Hypercalcemia Causes & Presentation
Hypercalcemia is a condition in which the calcium level in your blood is above normal. The normal range of calcium is 8.5 to 10.5 mg/dl (4.3 to 5.3 mEq/L or 2.2 to 2.7 mmol/L).1 This reference range may differ by 0.5 mg/dl depending on the laboratory or hypercalcemia workup. Patients typically present with symptoms of hypercalcemia when the serum calcium level is more than 12 mg/dl.
Hypercalcemia symptoms may include2:
- Digestive symptoms, such as stomach pain, nausea, and vomiting
- Increased urination
- Increased thirst
- Confusion and memory loss
- Muscle weakness
Chronic hypercalcemia symptoms may include2:
- Kidney stones
- Bone pain
- Peptic ulcer disease
- Excess parathyroid hormone due to:
- Hyperplasia or adenoma of the parathyroid gland
- Familial hypocalciuric hypercalcemia (FHH). This is an inherited disorder that causes high blood levels of calcium and low to moderate levels of urine calcium. A diagnosis is typically made after routine blood work as symptoms are not common.3
- Endocrine neoplasia syndrome. People with this inherited disorder are at increased risk of developing medullary carcinoma of the thyroid and overgrowth of the parathyroid gland.4
- Malignancies, including5:
- Head and neck
- Multiple myeloma
- Excessive intake of milk
- Fungal infections
- Other causes, such as2:
- Murk Jansen syndrome
- Williams syndrome
- Acute or chronic renal failure
- Being immobilized for long periods of time
- Hypervitaminosis A
- Treatment with lithium or thiazide diuretics
- Milk-alkali syndrome (too much calcium in the diet)
- Subcutaneous fat necrosis
- Severe dehydration
Diagnostic Hypercalcemia Workup
Patients presenting with signs of hypercalcemia should have the following labs drawn2:
- Serum parathyroid hormone
- Vitamin D
- Ionized calcium
- Alkaline phosphatase
- Urinary calcium-creatinine ratio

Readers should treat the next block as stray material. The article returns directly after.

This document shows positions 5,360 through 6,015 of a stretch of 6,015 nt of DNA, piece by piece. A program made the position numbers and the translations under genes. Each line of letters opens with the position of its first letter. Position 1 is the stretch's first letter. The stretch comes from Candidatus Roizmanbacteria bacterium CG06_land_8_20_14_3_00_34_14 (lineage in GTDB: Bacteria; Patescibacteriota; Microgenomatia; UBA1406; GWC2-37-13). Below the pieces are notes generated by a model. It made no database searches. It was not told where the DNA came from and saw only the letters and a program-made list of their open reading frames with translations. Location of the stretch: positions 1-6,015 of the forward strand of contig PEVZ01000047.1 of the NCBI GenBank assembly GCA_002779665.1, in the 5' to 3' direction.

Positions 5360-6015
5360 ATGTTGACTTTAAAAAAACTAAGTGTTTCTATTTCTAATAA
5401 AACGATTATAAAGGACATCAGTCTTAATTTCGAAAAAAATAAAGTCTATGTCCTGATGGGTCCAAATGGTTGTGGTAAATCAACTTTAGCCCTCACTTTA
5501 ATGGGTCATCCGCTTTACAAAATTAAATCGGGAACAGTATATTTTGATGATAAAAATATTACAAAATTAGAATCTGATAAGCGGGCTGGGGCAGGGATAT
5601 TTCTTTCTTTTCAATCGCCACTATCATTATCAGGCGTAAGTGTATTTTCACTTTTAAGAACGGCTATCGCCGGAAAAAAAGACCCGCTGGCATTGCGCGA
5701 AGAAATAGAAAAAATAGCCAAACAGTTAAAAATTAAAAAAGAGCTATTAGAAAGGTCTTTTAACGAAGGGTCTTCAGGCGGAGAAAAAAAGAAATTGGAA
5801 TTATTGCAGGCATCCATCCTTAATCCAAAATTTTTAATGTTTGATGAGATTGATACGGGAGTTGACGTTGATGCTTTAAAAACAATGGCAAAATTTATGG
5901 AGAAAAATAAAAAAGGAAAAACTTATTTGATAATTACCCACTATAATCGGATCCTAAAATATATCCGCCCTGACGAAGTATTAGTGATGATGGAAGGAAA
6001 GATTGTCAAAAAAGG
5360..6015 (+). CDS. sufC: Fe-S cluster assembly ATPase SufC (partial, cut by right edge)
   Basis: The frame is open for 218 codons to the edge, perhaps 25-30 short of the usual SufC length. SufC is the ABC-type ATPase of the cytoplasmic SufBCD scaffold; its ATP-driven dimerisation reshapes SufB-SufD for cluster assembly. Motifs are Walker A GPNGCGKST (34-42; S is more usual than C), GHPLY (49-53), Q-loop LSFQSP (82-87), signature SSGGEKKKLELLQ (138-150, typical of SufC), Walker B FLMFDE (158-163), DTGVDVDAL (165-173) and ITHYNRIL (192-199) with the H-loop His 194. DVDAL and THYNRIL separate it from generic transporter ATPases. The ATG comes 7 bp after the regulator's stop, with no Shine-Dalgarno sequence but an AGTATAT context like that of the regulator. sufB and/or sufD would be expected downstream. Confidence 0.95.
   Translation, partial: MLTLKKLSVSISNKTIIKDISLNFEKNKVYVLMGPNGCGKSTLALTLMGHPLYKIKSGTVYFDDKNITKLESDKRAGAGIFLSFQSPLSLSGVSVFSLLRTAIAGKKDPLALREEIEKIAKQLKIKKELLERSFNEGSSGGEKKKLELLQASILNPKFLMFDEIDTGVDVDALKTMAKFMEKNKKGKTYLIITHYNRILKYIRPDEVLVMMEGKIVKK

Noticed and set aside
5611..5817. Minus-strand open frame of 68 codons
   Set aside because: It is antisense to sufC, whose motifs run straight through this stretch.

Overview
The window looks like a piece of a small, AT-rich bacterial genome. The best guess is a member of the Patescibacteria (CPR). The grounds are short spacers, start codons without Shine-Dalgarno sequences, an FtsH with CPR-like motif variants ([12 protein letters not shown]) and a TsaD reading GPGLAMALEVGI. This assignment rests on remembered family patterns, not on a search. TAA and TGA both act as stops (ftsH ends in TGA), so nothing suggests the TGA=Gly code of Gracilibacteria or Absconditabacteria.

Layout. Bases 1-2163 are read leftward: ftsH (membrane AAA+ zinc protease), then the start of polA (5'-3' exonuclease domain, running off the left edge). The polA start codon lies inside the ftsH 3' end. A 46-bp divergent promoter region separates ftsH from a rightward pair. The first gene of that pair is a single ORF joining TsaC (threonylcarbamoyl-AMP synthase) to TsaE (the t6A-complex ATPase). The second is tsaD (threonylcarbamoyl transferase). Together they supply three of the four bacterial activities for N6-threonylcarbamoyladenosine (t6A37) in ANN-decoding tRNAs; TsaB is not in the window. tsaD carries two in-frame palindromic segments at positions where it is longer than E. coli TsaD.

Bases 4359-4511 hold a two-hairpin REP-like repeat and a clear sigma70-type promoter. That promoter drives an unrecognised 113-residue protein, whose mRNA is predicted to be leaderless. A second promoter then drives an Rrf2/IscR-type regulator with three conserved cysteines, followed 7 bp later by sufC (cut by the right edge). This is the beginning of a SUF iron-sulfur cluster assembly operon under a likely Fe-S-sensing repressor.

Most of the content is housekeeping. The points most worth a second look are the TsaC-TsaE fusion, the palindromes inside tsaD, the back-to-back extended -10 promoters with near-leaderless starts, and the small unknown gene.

- Renal function
Laboratory values and presentation of symptoms aid in determining a diagnosis of hypocalcemia vs hypercalcemia. Hypocalcemia is defined as total serum calcium concentration below the normal range of 8.5 to 10.5 mg/dL.6
Hypercalcemia may be described as2:
- Mild (serum calcium level 10.5 to 11.9 mg/dL)
- Moderate (serum calcium level 12.0 to 13.9 mg/dL)
- Crisis (serum calcium level 14.0 to 16.0 mg/dL)
Imaging, including X-ray, MRI, and ultrasound should be done to rule out2:
- Kidney stones
Arrhythmias can occur and hypercalcemia ECG changes seen include2:
- Mildly prolonged QRS and PR intervals
- Elevated ST segment
- Flattened or inverted T wave
- J wave after QRS complex
Other diagnoses to consider during the hypercalcemia workup include2:
- Familial hypocalciuric hypercalcemia
- Williams or Murk Jansen syndrome
Patients with hyperparathyroidism will have high calcium and parathyroid hormone levels with low phosphorus. Patients with familial hypocalciuric hypercalcemia will have normal parathyroid hormone levels, high magnesium, and low calcium creatinine clearance.2
Parathyroid hormone related peptide levels are high in patients with hypercalcemia due to malignancy.
Infants with high calcium levels and dysmorphic features should be evaluated for Williams or Murk Jansen syndrome.2
Hypercalcemia Management (Nonpharmacotherapy & Pharmacotherapy)
Hypercalcemia treatment should be started in patients who present with hypercalcemia symptoms or have a serum calcium level of more than 14 mg/dl. Hypercalcemia treatment goals include eliminating excess calcium from the extracellular fluid, decreasing absorption of calcium in the digestive tract, and decreasing resorption of calcium in the bones.2
An infusion of 0.9% saline should be started at twice the maintenance rate. This is continued until urine output is greater than or equal to 200 mL/h to 300 mL/h. Patients with heart failure or insufficient renal function should receive hemodialysis to quickly lower the serum calcium level.2